PM on National’s housing plan

On emergency Housing legislation, called for by National, Ardern said much has already learned from the post-Christchurch rebuild.

“It is too hard to build houses in New Zealand,” National leader Judith Collins said in a state of the nation speech this afternoon.

“We need to make it drastically easier. With rents and house prices spiralling out of control, Kiwis can no longer afford to wait.”

“We have already moved on that,” Ardern said in response to Collins.

But she said she disagreed with a number of things in National leader Judith Collins’ letter.

“The things that she [Collins] is saying we should do, we have already done,” Ardern said.

Northland queues

On Northland queues, Hipkins said the Government has increased testing sites on the ground.

But he said the biggest issue was people going to get tests, who do not need them.

He again called for only those with symptoms to get a test in Northland.

“We cannot guarantee that there won’t be delays,” he said.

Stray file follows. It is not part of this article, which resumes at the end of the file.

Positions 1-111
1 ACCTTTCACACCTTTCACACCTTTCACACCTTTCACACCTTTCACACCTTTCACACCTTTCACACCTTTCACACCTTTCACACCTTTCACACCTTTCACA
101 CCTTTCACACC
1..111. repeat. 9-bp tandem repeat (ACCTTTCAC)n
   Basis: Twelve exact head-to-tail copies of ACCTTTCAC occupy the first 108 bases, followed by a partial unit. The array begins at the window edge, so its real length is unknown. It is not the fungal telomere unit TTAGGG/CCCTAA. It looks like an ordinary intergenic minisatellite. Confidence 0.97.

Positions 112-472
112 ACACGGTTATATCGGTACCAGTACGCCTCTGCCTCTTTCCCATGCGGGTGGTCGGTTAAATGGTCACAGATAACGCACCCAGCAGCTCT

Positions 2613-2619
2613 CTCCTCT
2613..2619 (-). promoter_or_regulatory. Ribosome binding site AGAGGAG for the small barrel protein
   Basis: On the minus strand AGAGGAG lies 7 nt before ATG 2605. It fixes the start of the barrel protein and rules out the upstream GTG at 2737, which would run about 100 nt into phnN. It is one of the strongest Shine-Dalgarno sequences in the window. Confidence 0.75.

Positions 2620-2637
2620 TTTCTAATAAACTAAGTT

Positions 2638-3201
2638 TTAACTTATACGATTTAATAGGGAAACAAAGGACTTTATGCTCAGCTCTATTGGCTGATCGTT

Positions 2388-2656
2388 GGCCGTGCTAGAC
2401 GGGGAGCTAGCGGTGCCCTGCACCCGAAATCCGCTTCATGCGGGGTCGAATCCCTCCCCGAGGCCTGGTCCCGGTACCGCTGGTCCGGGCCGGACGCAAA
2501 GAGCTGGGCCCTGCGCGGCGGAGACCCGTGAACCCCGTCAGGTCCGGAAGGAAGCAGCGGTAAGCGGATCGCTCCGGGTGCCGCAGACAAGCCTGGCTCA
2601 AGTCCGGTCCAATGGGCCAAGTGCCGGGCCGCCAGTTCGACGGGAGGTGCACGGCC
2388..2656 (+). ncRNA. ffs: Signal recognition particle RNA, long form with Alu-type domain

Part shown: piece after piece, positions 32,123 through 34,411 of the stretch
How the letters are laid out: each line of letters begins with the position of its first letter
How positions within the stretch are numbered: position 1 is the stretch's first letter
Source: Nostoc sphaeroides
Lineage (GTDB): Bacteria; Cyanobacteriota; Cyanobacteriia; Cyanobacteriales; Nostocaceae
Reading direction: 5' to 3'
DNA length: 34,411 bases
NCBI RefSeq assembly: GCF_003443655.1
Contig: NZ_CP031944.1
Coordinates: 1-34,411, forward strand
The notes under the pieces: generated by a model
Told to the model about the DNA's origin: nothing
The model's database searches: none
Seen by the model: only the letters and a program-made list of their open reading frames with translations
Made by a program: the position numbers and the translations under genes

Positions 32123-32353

On iwi checkpoints, Ardern said New Zealand – and Northland – is still at level 1 so people still need to be able to move around the country.

Given than, these sort of roadblocks are not needed – but she called for the iwi to work with Police.

She said there is no concern around the upcoming long weekends.

Since news first broke, testing stations across Northland have been swamped.

Some concerned locals have spent up to 10 hours waiting in long, hot queues, for a test after the Ministry of Health revealed more than 30 locations of interest from Whangarei to Helensville visited over a nine-day spell while the woman was infectious.